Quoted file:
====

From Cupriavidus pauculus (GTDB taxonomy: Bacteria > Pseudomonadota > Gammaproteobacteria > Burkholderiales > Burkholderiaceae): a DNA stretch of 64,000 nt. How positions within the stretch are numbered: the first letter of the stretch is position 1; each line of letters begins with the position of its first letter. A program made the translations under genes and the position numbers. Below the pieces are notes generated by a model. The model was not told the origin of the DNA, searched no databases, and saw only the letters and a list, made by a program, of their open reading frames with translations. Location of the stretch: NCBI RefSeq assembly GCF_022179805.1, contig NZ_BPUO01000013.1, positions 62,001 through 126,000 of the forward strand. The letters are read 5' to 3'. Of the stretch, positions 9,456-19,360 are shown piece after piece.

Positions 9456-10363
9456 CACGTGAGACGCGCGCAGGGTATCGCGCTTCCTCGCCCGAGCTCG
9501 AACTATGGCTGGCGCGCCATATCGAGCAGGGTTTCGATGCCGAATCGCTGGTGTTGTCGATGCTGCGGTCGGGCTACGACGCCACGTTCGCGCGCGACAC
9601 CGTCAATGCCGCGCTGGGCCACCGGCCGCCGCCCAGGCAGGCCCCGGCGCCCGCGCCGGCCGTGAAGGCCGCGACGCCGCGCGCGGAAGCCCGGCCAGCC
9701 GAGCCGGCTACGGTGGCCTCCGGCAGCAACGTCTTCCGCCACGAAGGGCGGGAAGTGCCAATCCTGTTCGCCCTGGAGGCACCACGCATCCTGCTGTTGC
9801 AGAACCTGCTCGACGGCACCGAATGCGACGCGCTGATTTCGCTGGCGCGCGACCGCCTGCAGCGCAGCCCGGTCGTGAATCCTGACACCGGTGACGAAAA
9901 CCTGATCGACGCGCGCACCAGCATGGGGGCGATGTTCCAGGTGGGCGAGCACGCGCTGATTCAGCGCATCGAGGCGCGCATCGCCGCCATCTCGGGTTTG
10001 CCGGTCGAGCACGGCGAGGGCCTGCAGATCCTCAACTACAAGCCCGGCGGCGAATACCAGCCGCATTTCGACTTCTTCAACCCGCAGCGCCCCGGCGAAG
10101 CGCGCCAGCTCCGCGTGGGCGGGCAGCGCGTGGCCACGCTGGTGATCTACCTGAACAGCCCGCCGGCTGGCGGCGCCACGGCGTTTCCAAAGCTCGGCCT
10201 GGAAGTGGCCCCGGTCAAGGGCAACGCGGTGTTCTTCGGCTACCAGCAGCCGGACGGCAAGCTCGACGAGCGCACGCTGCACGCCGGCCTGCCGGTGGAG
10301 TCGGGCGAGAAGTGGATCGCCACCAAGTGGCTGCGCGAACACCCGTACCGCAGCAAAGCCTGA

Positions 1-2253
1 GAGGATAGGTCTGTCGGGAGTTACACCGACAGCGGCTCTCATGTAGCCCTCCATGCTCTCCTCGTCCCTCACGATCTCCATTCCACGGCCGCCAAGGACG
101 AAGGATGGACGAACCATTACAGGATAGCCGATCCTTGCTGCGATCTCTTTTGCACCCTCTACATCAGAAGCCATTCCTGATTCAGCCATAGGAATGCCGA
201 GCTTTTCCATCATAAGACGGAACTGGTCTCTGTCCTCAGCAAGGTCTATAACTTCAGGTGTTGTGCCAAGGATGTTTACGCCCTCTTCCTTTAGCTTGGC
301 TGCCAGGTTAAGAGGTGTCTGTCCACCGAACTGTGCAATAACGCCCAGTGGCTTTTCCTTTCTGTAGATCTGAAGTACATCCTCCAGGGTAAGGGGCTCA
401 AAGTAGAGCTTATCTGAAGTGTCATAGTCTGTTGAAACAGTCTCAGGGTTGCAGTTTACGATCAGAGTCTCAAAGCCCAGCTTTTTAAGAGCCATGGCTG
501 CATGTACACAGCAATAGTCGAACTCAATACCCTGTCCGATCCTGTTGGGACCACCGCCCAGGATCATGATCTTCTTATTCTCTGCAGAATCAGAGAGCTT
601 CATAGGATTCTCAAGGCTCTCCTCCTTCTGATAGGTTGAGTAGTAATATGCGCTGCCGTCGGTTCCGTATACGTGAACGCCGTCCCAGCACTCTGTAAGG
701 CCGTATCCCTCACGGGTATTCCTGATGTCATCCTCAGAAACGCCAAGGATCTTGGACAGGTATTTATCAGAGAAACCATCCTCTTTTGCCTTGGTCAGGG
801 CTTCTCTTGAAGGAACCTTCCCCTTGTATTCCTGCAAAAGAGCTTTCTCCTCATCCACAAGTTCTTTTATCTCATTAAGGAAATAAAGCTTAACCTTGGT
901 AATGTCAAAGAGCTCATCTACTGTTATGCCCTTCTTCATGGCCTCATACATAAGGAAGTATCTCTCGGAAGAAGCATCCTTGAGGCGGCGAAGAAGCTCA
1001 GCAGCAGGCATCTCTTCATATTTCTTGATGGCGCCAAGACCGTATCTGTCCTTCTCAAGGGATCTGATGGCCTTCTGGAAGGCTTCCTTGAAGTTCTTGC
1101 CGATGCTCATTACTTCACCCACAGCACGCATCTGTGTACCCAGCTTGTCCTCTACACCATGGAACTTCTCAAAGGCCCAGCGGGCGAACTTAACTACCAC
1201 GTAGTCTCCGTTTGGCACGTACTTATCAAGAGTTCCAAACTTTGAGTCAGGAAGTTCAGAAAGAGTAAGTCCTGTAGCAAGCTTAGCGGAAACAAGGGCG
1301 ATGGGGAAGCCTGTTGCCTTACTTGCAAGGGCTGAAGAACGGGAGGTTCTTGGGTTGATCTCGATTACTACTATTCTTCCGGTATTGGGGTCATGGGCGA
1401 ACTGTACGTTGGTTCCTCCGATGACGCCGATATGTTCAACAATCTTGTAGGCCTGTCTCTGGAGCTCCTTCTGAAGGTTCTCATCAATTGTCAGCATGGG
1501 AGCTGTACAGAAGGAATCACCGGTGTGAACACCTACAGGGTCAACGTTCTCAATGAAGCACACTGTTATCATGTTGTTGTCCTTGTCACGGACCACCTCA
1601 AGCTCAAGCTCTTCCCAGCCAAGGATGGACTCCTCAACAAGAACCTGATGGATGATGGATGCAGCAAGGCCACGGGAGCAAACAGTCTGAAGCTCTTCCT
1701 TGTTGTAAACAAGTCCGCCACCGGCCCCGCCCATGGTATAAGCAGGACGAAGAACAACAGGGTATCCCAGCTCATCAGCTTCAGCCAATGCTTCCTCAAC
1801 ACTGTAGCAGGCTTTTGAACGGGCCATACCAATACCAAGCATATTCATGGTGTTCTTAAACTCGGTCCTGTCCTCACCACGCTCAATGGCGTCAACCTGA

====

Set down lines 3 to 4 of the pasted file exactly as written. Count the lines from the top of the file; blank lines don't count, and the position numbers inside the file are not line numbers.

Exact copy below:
9456 CACGTGAGACGCGCGCAGGGTATCGCGCTTCCTCGCCCGAGCTCG
9501 AACTATGGCTGGCGCGCCATATCGAGCAGGGTTTCGATGCCGAATCGCTGGTGTTGTCGATGCTGCGGTCGGGCTACGACGCCACGTTCGCGCGCGACAC